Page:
These days, it seems a week doesn’t go by without another debate about the merits of young adult fiction or diversity in fiction. We’ve made so much progress, but we have such a long way to go…
One frequent comment about the challenge of writing more stories featuring protagonists who are of color or LGBTQIA or have different abilities is that many writers worry they will get it wrong, so they would rather not try. Of course it’s much easier to write about characters like them and experiences they know, but hey, writing isn’t supposed to be easy.
To be honest, I have the same fear when I write about Korean protagonists, particularly for stories set in South Korea, and I sometimes feel like I’m appropriating my own culture because I’ve often felt like an outsider. And yet, though I am only half-white, for many years my stories were about white heterosexual male protagonists. I had absorbed so much information about the white experience from a lifetime of television, books, movies, and video games that this was a comfortable default for me. Lucky!
But I’ve also written stories with female protagonists and elderly people and lesbians and characters with schizophrenia and kids of different ethnicities… How the heck did I do that? The same way I write about robots, aliens, quantum mechanics, and hackers–I do a lot of freaking research. And I have a writing group and beta readers that include people who a) come from all different backgrounds, and b) will call me out when I’ve made a mistake or a lazy choice. Then I do what I can to make the story better, and it generally turns out all right. It’s always a lot of work, but in the end, I’m always a much better writer for it.
One of my favorite writing books, which I consider indispensable to every writer, is Writing the Other: A Practical Approach by Nisi Shawl and Cynthia Ward (Aqueduct Press, 2005). You should absolutely get and read this book, which will immediately have you questioning your own assumptions and defaults in writing and give you the tools to understand and improve. If you prefer more guided learning, there are also the Writing the Other Master Classes, which teach you to “write characters very different from you sensitively and convincingly.” The fall 2016 series of classes is already in session, and registration closes tomorrow, Sept. 8! Hurry!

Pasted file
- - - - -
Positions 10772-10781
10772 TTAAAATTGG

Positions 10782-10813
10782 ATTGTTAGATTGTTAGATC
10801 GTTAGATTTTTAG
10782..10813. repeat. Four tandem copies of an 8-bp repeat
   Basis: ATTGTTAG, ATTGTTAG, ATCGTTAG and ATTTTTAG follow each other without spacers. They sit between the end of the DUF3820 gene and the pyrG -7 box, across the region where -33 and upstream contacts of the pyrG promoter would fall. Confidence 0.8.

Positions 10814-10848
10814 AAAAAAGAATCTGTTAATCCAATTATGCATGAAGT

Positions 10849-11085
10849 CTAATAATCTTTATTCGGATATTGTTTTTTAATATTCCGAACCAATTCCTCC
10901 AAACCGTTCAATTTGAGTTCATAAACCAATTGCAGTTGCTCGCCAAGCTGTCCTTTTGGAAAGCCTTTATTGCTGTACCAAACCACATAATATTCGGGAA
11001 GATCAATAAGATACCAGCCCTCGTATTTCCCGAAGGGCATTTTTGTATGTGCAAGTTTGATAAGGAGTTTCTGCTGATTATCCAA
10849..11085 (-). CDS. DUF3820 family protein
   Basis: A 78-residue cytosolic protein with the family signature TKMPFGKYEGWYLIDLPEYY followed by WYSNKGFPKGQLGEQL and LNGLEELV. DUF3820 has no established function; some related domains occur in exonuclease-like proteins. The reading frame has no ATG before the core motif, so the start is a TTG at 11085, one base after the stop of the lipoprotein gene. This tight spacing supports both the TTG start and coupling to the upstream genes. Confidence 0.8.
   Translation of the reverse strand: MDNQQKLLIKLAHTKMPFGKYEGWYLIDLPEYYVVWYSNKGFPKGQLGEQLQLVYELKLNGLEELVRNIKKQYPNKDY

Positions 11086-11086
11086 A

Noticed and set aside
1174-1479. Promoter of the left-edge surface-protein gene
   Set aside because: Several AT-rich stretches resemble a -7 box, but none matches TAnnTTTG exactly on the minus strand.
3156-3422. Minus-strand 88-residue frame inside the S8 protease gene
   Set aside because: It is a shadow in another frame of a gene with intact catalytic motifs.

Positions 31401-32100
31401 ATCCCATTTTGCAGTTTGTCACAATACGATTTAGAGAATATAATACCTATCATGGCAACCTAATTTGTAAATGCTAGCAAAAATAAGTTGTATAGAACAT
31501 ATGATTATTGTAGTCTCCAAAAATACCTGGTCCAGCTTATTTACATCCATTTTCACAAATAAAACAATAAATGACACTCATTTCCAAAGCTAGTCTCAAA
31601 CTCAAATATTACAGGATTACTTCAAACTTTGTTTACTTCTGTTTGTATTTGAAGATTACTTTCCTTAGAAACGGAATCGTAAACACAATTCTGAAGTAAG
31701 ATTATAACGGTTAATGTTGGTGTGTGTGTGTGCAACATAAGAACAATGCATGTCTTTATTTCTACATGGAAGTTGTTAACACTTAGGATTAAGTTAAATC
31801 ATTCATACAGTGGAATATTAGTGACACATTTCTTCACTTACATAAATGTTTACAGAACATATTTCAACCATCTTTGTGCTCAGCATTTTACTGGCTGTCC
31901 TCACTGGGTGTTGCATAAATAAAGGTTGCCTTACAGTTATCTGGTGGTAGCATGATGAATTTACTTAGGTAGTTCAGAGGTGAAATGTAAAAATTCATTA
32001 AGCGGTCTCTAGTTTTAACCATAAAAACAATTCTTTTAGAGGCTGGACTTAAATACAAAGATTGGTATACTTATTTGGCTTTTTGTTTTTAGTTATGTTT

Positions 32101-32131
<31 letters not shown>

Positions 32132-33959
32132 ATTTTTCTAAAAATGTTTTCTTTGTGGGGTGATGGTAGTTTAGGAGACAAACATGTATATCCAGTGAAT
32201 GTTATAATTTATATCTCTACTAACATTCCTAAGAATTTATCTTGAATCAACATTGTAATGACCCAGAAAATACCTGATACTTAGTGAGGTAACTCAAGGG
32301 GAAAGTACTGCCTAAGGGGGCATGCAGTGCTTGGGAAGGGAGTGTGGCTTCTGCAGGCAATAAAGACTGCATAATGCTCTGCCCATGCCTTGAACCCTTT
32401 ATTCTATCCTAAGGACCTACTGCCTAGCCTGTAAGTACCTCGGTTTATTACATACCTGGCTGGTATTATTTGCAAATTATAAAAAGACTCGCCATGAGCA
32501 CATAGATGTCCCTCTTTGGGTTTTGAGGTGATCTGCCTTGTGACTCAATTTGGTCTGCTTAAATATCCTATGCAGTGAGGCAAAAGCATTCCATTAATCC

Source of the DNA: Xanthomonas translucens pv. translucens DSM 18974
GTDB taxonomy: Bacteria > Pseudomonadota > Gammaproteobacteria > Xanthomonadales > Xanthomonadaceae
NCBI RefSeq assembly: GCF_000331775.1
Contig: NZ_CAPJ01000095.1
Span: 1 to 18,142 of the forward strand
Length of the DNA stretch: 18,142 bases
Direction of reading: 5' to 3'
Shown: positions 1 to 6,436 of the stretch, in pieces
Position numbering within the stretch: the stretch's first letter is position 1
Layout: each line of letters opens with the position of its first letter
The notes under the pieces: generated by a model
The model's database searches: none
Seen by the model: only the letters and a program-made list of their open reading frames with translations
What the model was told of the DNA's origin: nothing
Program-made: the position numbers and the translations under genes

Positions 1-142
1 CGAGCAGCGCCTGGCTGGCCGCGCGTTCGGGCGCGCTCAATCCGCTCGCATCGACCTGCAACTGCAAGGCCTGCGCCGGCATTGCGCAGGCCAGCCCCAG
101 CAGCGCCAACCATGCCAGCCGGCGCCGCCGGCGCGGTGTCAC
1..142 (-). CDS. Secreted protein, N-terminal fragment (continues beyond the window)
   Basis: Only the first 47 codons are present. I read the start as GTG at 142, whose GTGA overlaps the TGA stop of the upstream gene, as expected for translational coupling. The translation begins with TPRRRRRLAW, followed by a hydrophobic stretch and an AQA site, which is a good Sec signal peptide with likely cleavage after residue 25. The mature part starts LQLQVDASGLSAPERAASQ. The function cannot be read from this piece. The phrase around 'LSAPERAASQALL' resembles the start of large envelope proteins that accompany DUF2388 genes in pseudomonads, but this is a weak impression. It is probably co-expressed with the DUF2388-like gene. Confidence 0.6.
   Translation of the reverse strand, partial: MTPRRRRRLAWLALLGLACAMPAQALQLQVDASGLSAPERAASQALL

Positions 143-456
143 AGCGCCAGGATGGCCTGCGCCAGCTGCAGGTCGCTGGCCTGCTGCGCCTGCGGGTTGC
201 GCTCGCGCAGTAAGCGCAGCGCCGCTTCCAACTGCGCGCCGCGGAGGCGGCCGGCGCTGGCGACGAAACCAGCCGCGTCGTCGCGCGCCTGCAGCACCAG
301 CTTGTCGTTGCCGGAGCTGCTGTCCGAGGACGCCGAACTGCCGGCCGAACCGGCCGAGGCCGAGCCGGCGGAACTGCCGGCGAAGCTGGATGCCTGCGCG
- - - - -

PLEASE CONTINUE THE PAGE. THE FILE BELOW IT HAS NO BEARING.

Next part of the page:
This series of six two-hour seminars run from late August to late September, and include classes that dive deep into Writing the Other topics, such as: writing native american characters, diversity and inclusion for comic and graphic novel writers and artists, writing for trans and non-binary narratives, and more. Each seminar allows writers the opportunity to learn from and have a dialogue with experts in each subject, such as scholar Debbie Reese, author Sara Ryan, and Writing the Other authors Nisi Shawl and Cynthia Ward.
Writers may take individual seminars or sign up for the whole series. Scholarships are available for writers who need financial aid.
Seminars began August 27th and run through September 27th. Some of the upcoming workshops (Sept. 10 and 11) include “Writing Deaf and Blind Characters” with Elsa Sjunneson-Henry, “Writing the Other: Comics and Graphic Novels” with Sara Ryan, “More than Eunuchs and Extraterrestrials: Writing Positive Portrayals of Asexual Characters” with Lauren Jankowski, and “Writing for Trans and Non-Binary Narratives with Ashley Lauren Rogers.”
Visit http://writingtheother.com/master-classes/ for all details, dates, and times.